Increasingly consumers are conducting financial transactions through Self-Service Terminals (SSTs) without the assistance of a clerk. In fact, in many cases these transactions are conducted without any individual in the vicinity of the SSTs; other than, perhaps, a security camera integrated into the SSTs or in proximity to the SSTs.
The most common SST transaction occurs by a customer at an Automated Teller Machine (ATM). Contrary to what the general public believes, ATMs can be compromised and in some ways in a manner that takes advantage of inherent security holes of existing ATMs.
For example, in a typical ATM transaction a customer inserts a bank card into a card reader and then enters a Personal Identification Number (PIN) into an encrypted PIN keypad. Software on the ATM receives that encrypted information, which the ATM software cannot decrypt and sends it to an appropriate backend financial system for authentication. The financial sends returns an authorization code to the ATM software and the customer selects and account and an amount to withdraw. This is then sent to the financial system for verification. Again, the financial system returns an authentication. Next, the ATM sends a dispense command to a dispenser and the dispenser dispenses the currency amount associated with the withdrawal.
In the above scenario, if the ATM software can be replaced or modified then the amount for withdraw sent to the dispenser can be changed or can be repeated multiple times; thereby fraudulently depleting the ATM of all its currency. Such fraudulent depleting is of particular concern to the owners and operators of the ATMs because the financial system tied to a transaction may only honor the initial authorized amount for withdrawal, leaving the ATM owner and operator with no recourse to recoup the stolen funds.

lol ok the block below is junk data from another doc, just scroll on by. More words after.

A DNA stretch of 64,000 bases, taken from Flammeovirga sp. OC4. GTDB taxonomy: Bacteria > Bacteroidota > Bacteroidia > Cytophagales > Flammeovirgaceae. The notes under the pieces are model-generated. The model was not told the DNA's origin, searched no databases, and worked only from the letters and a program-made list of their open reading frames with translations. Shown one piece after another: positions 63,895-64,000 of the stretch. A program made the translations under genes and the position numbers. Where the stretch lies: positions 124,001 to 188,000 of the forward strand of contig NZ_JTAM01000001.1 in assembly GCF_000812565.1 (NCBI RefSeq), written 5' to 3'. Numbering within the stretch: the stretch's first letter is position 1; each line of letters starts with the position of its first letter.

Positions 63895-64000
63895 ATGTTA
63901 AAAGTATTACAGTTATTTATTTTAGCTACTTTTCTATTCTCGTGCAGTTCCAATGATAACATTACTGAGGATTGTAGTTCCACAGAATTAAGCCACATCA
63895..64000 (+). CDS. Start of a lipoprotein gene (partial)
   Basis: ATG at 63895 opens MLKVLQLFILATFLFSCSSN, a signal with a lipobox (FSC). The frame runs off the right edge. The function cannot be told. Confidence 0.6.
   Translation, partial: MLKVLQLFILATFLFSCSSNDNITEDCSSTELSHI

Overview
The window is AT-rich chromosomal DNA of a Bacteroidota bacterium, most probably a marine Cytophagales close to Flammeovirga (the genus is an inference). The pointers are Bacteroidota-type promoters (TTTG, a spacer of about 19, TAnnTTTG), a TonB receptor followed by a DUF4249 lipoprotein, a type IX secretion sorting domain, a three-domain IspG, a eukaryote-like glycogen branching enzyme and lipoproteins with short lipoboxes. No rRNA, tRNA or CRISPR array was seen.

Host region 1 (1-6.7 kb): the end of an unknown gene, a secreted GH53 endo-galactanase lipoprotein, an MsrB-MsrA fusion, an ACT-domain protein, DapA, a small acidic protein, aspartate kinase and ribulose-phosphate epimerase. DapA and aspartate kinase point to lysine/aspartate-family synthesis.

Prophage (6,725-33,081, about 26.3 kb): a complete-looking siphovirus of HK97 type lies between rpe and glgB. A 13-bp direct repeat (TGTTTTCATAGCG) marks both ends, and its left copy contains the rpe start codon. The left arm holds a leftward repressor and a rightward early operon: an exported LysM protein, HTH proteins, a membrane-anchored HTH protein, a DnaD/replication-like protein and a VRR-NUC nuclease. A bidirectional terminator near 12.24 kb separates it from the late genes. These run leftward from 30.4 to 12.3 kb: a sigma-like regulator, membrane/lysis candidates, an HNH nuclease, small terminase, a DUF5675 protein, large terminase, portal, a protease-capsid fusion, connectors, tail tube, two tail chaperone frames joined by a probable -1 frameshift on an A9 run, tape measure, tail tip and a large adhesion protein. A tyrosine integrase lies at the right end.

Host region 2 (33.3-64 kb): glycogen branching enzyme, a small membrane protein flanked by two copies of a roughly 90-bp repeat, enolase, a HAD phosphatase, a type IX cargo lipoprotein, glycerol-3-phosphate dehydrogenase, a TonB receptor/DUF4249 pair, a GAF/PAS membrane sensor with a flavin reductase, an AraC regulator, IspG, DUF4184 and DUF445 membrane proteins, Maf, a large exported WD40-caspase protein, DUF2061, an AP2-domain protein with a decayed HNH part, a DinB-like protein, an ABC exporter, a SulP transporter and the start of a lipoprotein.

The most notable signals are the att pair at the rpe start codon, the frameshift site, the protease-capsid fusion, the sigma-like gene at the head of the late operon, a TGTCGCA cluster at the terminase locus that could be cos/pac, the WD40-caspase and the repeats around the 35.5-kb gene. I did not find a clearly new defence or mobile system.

In various embodiments, dispense transactions are suspended on a self-service terminal upon detection of potentially fraudulent activity.
According to an embodiment, commands performed on the self-service terminal are monitored to detect fraudulent activity. If a pattern of commands appears to be potentially fraudulent, a dispenser may be placed in a suspend mode.
BRIEF DESCRIPTION OF THE DRAWINGS
FIG. 1 is a block diagram of a self-service terminal (SST) having dispense suspend control according to an example embodiment.
FIG. 2 is a flowchart illustrating a method for detecting potentially fraudulent command patterns and suspending a dispenser according to an example embodiment.
FIG. 3 is flowchart illustrating a more detailed method for detecting potentially fraudulent command patterns and suspending a dispenser according to an example embodiment.